Apptopia Hopes to Bring Broker Flair To Mobile App Marketplace
The vast majority of mobile applications in the marketplace aren’t coming from well-established businesses, but experimental developers. The apps can even accrue a good user following, but those developers don’t exactly have the skills or desire to build a business around their creations.
“It’s laughable how many times I’ve heard, ‘I didn’t get into this to answer support requests,'” says entrepreneur Jonathan Kay.
Kay is the chief operating officer and co-founder of Apptopia, a Cambridge, MA-based startup developing a marketplace that condenses the droves of similar, one-off app projects and puts them in the hands of people looking to turn them into real moneymakers. It looks like the lovechild of eBay and a Web domain brokerage, with hints of a mobile strategy consultancy.
As you can imagine, buying and selling source code for mobile applications is just a bit more complex than auctioning off your used electronics. “I’m spending more time than I’ve ever wanted to with lawyers,” says Kay, who I caught up with this week.
The company is the brainchild of co-founder Eliran Sapir, who jumped on early iPhone trends to create the mobile app GPush, which created push notifications for Gmail on the iPhone. Despite the paid app’s popularity in the iTunes app store, Sapir couldn’t quite figure what business to sell it to for an exit, Kay says. But he kept thinking about the problem, and later toyed with the idea of creating a mobile app brokerage while entrepreneur in residence at Cambridge-based Greatpoint Ventures. Last fall, Sapir connected with the boisterous Kay—a former brand evangelist for local startup the Grasshopper Group—and left the venture firm to work on Apptopia full time.
Apptopia’s first step is to formulate a target price range for app developers to sell at, using market knowledge and algorithms. Developers then must give Apptopia access to their apps that enables the startup to gather accurate, objective data on performance, user base, and other information that will inform prospective buyers.
“Much like in eBay, we provide a professional middle ground where a buyer and a seller can actually negotiate,” Kay says.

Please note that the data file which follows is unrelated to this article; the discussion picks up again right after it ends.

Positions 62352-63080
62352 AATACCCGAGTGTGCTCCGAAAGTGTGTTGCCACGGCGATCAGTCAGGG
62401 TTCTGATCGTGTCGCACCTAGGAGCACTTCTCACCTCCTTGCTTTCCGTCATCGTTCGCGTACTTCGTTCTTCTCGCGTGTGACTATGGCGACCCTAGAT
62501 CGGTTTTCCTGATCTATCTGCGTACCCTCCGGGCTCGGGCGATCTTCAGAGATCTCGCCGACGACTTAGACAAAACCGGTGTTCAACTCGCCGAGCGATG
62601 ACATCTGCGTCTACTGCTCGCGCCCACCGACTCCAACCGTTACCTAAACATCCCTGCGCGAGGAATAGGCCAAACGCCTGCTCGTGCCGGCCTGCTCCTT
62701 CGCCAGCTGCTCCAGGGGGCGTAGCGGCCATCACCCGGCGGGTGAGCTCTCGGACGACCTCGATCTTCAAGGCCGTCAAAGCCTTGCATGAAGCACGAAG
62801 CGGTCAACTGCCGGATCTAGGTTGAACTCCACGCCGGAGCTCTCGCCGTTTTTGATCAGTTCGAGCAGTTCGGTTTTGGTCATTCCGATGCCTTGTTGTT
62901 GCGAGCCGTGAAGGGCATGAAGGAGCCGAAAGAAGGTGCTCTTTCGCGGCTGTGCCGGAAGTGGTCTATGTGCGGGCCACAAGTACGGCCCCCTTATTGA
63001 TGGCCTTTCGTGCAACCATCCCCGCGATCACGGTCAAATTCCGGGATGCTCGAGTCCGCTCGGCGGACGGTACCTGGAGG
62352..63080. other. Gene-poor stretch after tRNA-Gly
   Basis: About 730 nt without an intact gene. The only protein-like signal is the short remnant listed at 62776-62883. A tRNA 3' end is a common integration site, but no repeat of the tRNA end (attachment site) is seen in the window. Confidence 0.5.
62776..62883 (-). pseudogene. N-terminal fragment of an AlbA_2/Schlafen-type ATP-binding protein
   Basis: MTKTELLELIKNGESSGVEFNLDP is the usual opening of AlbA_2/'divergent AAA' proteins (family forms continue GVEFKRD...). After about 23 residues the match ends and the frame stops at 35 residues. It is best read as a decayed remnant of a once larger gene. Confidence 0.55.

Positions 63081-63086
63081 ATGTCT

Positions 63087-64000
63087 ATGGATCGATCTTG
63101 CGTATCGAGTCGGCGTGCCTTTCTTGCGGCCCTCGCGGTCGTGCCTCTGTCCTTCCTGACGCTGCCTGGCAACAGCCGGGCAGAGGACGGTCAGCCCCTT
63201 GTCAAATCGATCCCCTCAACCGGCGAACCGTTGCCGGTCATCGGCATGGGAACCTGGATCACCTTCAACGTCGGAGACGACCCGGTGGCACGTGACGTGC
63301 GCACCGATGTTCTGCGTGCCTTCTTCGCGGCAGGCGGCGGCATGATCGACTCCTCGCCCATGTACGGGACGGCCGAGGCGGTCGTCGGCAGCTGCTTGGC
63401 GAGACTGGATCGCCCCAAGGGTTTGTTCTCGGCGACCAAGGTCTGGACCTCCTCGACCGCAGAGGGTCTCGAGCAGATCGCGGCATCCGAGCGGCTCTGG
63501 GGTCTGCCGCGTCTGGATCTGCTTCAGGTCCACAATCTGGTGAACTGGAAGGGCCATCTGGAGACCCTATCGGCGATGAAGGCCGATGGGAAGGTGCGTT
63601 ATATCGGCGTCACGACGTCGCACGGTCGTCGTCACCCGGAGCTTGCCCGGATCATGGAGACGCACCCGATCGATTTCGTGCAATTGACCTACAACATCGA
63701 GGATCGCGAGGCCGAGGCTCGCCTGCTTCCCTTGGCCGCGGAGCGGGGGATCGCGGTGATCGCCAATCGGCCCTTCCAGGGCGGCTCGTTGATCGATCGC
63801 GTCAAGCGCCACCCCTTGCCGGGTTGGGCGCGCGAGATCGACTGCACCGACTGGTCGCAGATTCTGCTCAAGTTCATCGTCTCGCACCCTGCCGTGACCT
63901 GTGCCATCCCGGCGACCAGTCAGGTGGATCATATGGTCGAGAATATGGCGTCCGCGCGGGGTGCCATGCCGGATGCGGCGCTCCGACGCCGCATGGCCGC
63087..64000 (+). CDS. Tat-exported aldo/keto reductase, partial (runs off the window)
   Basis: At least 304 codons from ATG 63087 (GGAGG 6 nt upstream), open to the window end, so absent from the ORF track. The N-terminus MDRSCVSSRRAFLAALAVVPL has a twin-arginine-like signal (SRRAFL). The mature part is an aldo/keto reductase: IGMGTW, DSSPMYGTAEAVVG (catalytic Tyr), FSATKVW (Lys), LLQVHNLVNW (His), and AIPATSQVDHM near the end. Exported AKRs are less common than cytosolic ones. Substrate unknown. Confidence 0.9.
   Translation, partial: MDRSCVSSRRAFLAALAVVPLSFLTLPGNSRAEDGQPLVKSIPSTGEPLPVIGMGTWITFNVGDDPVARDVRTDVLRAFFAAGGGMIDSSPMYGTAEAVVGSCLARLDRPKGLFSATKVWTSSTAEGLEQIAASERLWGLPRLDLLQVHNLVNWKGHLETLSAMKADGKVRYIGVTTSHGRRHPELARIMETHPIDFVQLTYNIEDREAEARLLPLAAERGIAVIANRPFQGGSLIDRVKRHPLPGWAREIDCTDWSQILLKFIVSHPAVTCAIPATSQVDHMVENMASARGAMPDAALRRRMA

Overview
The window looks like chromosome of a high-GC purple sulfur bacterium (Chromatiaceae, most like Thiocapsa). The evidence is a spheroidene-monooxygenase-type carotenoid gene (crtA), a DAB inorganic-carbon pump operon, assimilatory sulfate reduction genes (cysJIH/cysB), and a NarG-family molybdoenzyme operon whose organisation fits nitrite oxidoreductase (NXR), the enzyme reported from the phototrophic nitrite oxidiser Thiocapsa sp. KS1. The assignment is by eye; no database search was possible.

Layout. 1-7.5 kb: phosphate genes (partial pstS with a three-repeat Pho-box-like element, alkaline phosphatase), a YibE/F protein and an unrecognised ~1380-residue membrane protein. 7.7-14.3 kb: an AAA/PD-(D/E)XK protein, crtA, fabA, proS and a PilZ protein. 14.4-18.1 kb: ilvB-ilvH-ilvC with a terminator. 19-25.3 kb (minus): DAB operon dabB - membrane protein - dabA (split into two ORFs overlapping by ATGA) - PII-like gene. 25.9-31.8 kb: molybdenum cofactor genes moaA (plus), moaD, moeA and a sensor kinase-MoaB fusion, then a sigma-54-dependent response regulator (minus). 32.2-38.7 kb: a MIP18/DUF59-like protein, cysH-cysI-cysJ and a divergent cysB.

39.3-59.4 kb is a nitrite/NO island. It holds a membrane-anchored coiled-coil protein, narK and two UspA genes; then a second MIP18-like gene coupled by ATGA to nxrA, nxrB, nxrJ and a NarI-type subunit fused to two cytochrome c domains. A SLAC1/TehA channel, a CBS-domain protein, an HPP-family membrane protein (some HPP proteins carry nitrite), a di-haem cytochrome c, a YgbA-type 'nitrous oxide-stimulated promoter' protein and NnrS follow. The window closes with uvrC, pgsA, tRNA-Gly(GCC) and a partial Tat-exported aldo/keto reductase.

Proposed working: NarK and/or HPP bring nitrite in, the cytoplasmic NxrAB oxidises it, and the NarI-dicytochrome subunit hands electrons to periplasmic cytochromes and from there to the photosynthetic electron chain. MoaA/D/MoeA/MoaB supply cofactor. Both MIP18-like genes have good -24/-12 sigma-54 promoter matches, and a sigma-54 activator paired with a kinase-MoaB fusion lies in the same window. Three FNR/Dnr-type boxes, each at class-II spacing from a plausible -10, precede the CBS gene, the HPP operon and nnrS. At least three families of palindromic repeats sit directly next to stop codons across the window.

Sellers can list their apps to be purchased for a fixed price within that suggested range or set up an auction with a minimum starting point.
Connecting buyer and seller is just part of the challenge, though, says Kay. Apptopia continues to oversee that payment and transition process, and has developed contracts with lawyers outlining the details of the agreement.
“If you put the app up, you legally are bound to send us the source code,” says Kay of the developer responsibilities. Sellers also have to agree not to develop anything closely related to or resembling the application that they just sold.
When a transaction occurs, Apptopia charges the buyer’s credit card and holds that money in an escrow account. The seller must provide the code within two days, which Apptopia keeps in a secure, cloud-based location. Apptopia then manages the process of informing the Apple iTunes store or Android marketplace of the transaction and getting the necessary approval. Once that’s confirmed, the seller gets his money, the buyer gets his code, and Apptopia takes its 10 percent broker’s fee.
Apptopia has raised $115,000 from New York firm Expansion VC, and Kay and co-founder Sapir are bootstrapping the rest. The Apptopia marketplace is set to launch sometime in February, but the company is already accruing a group of buyers and sellers. (App developers can get in touch via a form on the home page, and Kay says he will help guide interested buyers through the current inventory.) The company has already brokered the sale of one mobile app for $15,000, and expects apps will sell for between $1,500 and $75,000, Kay says.
So who would be interested in this new marketplace, other than developers who don’t want much involvement beyond building an app? Buyers include business-minded people who don’t have any developing skills but have the product marketing knowhow that could help an app grow, says Kay. Apptopia is even building partnerships that connect these buyers with other companies looking to help mobile apps make more money through means like ads or affiliate marketing, to give the brokered apps life beyond the initial Apptopia transaction.
Even Fortune 500 companies have expressed interest, says Kay. They’re looking for a way to build out their mobile strategy, and can select and purchase an app on Apptopia that fits with their brand or product. For example, he says, a company like Energizer Battery could ultimately shift some of its TV advertising spend to buying a crop of flashlight apps via Apptopia and labeling them with its brand and logos. Brands could ultimately amass a portfolio of related apps, selecting the ones with the best code and user interface, and hire a short-term consultant to combine them into one comprehensive system, Kay says. Apptopia plans to create a division that caters specifically to these big company clients, he says.
And how will Apptopia keep hackjob apps from flooding its marketplace the way they have the iTunes app store (the reason a search for “flashlight” yields more than 150 results)? To help ensure it is attracting only serious sellers to its platform, the company plans to charge a listing fee of at least $50. “It’s not as much to make money, but to keep bullshit out of the market,” Kay says.